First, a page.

Common name: Mulga


Origin of Scientific Name

Acacia aneura in flower between June and October in Kings Park and Botanic Garden. Photo: D. Blumer.View image slideshow

Acacia – (Greek) acis – a point or thorn.

aneura – (Greek) a - not, and neuron - nerve, referring to the absence of conspicuous veins on the phyllodes (leaf structures).


Acacia aneura or Mulga as it is commonly known is synonymous with the Australian arid landscape, being widespread throughout all mainland states apart from Victoria. Here in Western Australia, it occurs in arid regions from the Pilbara through inland deserts, the Murchison, the goldfields to the Nullabor.

The Mulga has a wide range of naturally occurring forms from shrubs as low as 1 metre to trees up to 10 metres high. Acacia aneura was recently classified into seven separate species, with 12 species now included in the Mulga complex. What they have in common is their thin, dark and flaky bark and narrow, leathery phyllodes (leaf structures). These phyllodes vary in length but are often pendulous and covered with minute hairs giving them a greyish appearance. From June to October, golden yellow rod-like flower-heads appear en masse at the ends of branchlets, followed by flat seed pods.

Acacia aneura is long-lived, making it a suitable long-term addition to any landscape. Generally, the golden-yellow flowers are produced in winter and spring but with reliable water under cultivation, this species can flower lightly over many months. It has the potential to be used in many arid landscapes and certain forms are suitable as street trees or for planting in groves or windbreaks. Combine with other desert species such as Eucalyptus victrix, E. youngiana, Triodia basedowii, T. bynoei and Ptilotus exaltatus to create a display celebrating the flora of these regions.

Horticultural tips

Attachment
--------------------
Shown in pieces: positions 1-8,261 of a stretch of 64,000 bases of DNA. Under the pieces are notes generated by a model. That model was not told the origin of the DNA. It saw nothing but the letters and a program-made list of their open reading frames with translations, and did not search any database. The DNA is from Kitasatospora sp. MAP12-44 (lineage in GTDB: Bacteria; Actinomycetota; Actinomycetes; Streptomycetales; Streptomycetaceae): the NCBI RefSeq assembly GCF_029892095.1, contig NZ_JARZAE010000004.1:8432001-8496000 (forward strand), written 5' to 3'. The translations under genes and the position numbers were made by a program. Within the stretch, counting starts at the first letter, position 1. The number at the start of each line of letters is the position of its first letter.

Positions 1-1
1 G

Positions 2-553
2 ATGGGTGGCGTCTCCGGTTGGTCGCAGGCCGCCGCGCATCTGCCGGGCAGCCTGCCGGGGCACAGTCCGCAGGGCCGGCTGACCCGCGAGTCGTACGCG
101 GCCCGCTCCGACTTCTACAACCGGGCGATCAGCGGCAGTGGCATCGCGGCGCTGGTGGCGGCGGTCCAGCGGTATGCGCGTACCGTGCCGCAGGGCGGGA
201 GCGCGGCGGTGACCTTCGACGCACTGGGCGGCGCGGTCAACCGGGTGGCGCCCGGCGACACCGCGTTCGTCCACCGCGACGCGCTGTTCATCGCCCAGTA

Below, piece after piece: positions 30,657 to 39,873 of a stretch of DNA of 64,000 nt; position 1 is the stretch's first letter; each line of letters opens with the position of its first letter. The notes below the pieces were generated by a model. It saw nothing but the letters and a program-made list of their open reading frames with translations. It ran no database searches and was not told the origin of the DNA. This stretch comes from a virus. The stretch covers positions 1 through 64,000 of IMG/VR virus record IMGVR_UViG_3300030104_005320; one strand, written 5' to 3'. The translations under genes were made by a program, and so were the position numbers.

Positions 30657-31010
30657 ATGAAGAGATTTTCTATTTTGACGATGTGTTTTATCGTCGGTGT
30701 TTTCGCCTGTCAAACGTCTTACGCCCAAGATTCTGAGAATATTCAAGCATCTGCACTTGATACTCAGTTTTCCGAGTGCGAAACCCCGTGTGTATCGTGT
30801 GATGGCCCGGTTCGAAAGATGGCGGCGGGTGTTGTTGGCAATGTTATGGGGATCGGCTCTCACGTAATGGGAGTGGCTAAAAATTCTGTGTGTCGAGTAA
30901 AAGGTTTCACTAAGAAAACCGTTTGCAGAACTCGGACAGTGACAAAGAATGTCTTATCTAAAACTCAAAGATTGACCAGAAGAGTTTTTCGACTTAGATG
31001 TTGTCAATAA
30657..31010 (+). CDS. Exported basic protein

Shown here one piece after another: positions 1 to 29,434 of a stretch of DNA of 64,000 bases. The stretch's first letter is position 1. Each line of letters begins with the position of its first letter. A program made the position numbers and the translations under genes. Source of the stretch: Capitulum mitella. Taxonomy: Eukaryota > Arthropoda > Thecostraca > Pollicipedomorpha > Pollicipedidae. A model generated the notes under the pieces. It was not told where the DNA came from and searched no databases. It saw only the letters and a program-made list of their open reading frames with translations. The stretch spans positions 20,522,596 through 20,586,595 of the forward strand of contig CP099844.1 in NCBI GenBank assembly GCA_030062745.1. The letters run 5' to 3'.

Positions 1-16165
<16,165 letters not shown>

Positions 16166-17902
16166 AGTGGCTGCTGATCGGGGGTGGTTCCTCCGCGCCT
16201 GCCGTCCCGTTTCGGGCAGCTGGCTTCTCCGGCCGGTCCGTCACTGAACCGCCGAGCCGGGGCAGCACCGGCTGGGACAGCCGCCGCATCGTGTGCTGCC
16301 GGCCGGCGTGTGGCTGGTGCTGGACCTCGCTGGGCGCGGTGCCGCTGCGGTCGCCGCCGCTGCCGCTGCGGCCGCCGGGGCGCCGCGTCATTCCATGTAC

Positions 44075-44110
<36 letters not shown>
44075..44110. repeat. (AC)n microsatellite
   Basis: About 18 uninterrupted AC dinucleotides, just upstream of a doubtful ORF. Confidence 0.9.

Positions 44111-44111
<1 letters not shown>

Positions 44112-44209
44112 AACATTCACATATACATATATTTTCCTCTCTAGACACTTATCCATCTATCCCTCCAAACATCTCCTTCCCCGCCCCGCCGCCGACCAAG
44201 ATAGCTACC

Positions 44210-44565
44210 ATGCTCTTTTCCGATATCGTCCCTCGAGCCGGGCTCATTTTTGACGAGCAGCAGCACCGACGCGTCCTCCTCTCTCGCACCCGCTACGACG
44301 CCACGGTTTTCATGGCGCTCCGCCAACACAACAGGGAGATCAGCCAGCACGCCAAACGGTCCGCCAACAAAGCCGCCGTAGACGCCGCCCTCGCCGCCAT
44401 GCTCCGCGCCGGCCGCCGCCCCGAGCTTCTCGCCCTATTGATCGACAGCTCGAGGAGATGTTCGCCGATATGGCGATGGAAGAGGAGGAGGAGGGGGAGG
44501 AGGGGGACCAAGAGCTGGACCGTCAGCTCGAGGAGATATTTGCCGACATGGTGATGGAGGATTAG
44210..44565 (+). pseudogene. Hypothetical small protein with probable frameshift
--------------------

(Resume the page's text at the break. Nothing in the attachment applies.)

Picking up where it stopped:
• Propagation is from seed.
  • A drought and frost resistant species, best suited to arid climates.
  • Requires well-drained, medium to light soils, and is lime tolerant.
  • Prefers full sun but will grow in partial sun.

For more horticultural tips view our Plant Notes section.

View in Kings Park

Visit Kings Park and Botanic Garden to see Acacia aneura at the entry to the Western Australian Botanic Garden.

Want more information?

Refer to the profile for this plant on the Department of Biodiversity, Conservation and Attractions' FloraBase online herbarium.

Acacia aneura is commonly known as a Mulga tree. Photo: D. Blumer. Acacia aneura growing in Kings Park and Botanic Garden. Photo: D. Blumer.

Bold Park burn deferred

The autumn Bold Park research burn has been deferred due to unsuitable weather conditions.

Lightscape setup disruptions

There will be works taking place throughout the Western Australian Botanic Garden from 18 May until 16 June 2023 due to Lightscape setup.

Fraser Circle closure trial

We would like your feedback on the closure of Fraser Circle (located off Fraser Avenue).

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City of Perth E-Scooter Trial Expands through Kings Park

Visitors will be able to hire and ride e-scooters within Kings Park as part of City of Perth’s E-scooter Share Scheme from Saturday 25 March 2023.

Support for Noongar Boodja continues

Fugro has generously renewed their partnership with the Botanic Gardens and Parks Authority (BGPA) to bring another three years of the very popular ‘Noongar Boodja’ education program to Kings Park.

Rare plants stolen from Kings Park

We're devastated to announce up to 900 of WA’s rarest orchids have been stolen from the Conservation Garden in Kings Park.

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